The Overseer of the shipments (I forgot his name, sorry) builds cages in secret and attacks outlying villages to get enough slaves to satisfy the Red Queen.  Kelsea finds this out when she has one of her “dreams”.  These dreams, so to speak, allow her to move around outside her body and see things.  Premonitions, I guess?  In one she is flying, like a hawk or something, and sees that the Mort Army is advancing and they have cannons.  This is concerning because everyone says that there should be no gunpowder.  But, why would they have cannons, right? 

Anyway, Kelsea and her Royal Guard follow said Overseer and his group of Benedict Arnolds and attack them, with surprise help from the Fetch and his men, in the gorge on their side of the Mort Border.  Upon the Fetch’s return, he gives Kelsea her twin sapphire back.  When the two are worn together around her neck, she feels a new power like none before.  She and her men are attacking the traitors and having some success until a cage is lit on fire.  Kelsea, horrified and desperate to do something, somehow makes it rain buckets and the fire is extinguished.  Some of the traitors get away, but a lot are killed and the traitor from within the Royal Guard is revealed.  He has an addiction to heroine and that is why he betrayed them all. 

Kelsea’s powers surprise even her, so we still don’t know much about how they work.  All we know is that her temper seems to trigger the sapphires’ power. 

In the end, the Red Queen realizes that she will not be getting her shipment, but she can’t attack because this mysterious being that she is scared of and we’re not sure why tells her that she can’t.  So she doesn’t.  It’s a cliffhanger ending for her, but Kelsea is enjoying some peace in her kingdom.

 - I love Kelsea.  Most of the reviews I read loathe her.  They complain that she is childish, na├»ve, not confident enough, whiny, stupid, etc.  Well hear this: She is a 19 year old girl who (yes she was trained her whole life, but) walked into a crapstorm much bigger than she had anticipated.  She wasn’t truly ready for anything that she saw at the Keep, and I can totally understand.  I don’t think anyone, regardless of the schooling received, would walk into that situation and be like “Oh, yeah, I got this.  Stand back.”  She isn’t described as this beautiful, thin girl that gets whatever she wants.  She is an average looking girl that maybe weighs a little too much, but she is compassionate, genuine, and truly wants to better her kingdom even if it means she isn’t able to see it all come to fruition. I couldn't find a accurate enough picture of how I think she might look, but this (below) is kind of close.  To me anyway. 

 -Lazarus, aka “The Mace”, is a character that I struggled with early on, but came to love.  In the beginning, he is cold and rude to Kelsea, but he comes to truly care for her, even if he doesn’t show it very well.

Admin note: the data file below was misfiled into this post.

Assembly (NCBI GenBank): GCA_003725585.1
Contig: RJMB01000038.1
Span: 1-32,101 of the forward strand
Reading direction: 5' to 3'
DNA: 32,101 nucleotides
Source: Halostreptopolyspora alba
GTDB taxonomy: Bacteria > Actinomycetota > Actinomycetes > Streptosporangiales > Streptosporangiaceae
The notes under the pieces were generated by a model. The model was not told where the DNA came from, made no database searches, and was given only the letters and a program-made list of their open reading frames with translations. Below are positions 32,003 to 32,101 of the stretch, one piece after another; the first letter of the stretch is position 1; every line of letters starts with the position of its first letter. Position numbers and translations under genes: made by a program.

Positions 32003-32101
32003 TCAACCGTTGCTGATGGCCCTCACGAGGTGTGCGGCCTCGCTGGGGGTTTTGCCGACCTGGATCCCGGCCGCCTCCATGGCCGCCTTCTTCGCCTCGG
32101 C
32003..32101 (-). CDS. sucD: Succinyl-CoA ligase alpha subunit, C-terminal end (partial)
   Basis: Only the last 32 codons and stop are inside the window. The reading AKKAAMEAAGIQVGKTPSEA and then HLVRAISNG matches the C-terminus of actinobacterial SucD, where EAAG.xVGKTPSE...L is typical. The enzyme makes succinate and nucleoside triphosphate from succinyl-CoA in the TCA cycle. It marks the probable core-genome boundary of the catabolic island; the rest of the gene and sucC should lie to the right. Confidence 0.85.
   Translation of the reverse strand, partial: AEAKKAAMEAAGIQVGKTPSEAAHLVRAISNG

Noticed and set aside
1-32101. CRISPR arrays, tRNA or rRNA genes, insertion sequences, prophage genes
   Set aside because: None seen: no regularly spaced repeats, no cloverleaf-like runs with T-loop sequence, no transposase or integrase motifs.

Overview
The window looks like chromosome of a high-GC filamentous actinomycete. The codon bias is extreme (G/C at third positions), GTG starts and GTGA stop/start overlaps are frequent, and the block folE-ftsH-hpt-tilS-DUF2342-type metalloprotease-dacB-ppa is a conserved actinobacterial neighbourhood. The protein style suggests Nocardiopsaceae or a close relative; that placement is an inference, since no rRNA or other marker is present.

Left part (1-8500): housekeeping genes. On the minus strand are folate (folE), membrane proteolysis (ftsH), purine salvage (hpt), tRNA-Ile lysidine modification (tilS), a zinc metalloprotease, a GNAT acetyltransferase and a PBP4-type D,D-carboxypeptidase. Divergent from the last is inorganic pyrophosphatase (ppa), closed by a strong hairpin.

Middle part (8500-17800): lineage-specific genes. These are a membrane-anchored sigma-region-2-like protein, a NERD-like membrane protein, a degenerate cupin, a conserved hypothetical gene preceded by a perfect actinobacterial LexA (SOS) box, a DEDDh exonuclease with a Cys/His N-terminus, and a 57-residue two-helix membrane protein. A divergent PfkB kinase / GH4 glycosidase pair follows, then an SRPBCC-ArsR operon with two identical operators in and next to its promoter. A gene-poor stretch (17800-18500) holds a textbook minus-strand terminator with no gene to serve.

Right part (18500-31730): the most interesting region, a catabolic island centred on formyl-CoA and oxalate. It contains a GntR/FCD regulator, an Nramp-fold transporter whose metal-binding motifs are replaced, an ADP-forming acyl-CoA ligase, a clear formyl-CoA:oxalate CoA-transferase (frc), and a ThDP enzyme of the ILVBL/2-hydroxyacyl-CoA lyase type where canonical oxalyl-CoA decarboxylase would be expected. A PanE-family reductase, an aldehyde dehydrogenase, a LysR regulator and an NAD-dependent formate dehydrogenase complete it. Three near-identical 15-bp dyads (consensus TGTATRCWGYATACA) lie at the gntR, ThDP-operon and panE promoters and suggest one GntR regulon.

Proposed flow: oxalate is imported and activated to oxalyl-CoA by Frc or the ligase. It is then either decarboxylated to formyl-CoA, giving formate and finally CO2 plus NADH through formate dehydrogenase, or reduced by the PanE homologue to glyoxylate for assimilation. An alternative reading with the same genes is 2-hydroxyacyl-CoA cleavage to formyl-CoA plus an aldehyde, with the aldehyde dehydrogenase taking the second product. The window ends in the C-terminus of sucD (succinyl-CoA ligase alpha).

-I HATE how the men in this book treat Kelsea.  Some change their attitude as the book progresses, but still.  The Fetch told her that she was much to plain for him.  -The world building could have been better, but I still love it. 
 -The Fetch is this renowned thief that kidnaps Kelsea early on and “steals” the twin sapphire of her own.  She just lets him, and I’m not sure why…  She knows that they are very powerful.
-The Red Queen could’ve been a little bit better as a villain.  We only get a peek at her side two or three times, and each time she is waiting for a sex slave or something equally ridiculous…  I’m assuming we’ll get to know her better in book 2.  She is the mortal enemy in this book, but it seems like she’s more of a fear monger.
 -Religious depiction.  I realize that we live in a time where the popular thing is to poke fun at people who believe in God or other higher powers…  It really frustrated me how she depicted the Church as being corrupt and evil, yet atheists were totally cool.  There is one part where she is talking to Father Tyler and she asks him how he expects anyone to believe in God.  He responds that he believes in his God, to which her response is that he is a fool.  Really… But all the atheists in the book are just the bees knees right?  Shut up already.

I know there are more cons than pros, but I was able to look over them because the book was genuinely great edit: good, in my opinion (not sure why I said great? It was late...).  Also, I can understand some people’s exasperation with Kelsea, but I like it because it shows that she is a nineteen year old girl… Yes, she is a queen and should act accordingly, but give her some slack.  It’s a big change!

Supposedly, Emma Watson is set to play Kelsea in a movie adaptation??

Sexual Content: Heavy
Language: Heavy
Violence: Heavy
Drugs/Alcohol: Heavy